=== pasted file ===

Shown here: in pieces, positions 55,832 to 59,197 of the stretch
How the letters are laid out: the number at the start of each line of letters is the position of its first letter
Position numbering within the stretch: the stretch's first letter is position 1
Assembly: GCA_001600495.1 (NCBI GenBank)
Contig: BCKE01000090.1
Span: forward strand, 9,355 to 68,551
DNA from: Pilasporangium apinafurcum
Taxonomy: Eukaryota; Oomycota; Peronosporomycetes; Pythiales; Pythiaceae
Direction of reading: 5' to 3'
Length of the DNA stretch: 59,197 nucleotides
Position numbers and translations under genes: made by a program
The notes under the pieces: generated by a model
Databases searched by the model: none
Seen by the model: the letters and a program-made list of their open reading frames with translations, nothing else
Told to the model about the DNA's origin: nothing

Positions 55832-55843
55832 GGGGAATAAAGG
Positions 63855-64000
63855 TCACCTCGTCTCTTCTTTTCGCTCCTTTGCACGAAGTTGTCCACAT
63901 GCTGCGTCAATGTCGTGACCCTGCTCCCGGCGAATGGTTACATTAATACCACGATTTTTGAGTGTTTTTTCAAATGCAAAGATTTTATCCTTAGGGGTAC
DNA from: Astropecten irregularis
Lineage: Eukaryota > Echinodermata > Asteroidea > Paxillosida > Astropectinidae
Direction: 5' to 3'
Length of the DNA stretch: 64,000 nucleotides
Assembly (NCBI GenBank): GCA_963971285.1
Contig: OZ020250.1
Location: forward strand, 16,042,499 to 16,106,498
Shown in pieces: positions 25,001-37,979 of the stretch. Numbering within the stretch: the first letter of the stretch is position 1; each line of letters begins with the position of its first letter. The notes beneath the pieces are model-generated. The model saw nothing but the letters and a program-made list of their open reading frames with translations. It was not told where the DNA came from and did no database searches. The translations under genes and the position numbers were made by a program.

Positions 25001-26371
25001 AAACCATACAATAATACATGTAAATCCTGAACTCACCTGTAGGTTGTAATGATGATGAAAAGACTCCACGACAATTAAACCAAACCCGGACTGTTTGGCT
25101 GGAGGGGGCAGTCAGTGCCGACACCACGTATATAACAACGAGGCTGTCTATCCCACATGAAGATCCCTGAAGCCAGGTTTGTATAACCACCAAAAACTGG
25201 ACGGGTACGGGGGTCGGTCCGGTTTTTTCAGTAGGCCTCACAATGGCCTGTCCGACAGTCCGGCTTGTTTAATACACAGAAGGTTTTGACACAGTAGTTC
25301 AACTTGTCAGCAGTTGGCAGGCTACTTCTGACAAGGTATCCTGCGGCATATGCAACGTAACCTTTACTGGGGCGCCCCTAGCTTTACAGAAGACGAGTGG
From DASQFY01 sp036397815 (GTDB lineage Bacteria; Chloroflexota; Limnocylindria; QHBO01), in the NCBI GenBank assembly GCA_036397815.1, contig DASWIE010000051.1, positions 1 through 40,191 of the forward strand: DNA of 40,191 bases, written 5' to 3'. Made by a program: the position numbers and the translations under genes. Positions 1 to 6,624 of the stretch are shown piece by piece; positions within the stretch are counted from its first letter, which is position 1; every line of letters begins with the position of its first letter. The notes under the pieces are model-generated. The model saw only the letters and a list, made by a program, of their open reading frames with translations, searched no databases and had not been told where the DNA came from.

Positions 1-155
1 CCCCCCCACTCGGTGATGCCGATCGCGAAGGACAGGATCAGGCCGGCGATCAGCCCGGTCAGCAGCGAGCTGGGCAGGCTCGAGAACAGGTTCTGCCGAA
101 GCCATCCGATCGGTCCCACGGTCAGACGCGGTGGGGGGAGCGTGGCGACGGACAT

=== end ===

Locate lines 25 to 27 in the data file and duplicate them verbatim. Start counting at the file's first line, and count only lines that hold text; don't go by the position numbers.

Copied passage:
Assembly (NCBI GenBank): GCA_963971285.1
Contig: OZ020250.1
Location: forward strand, 16,042,499 to 16,106,498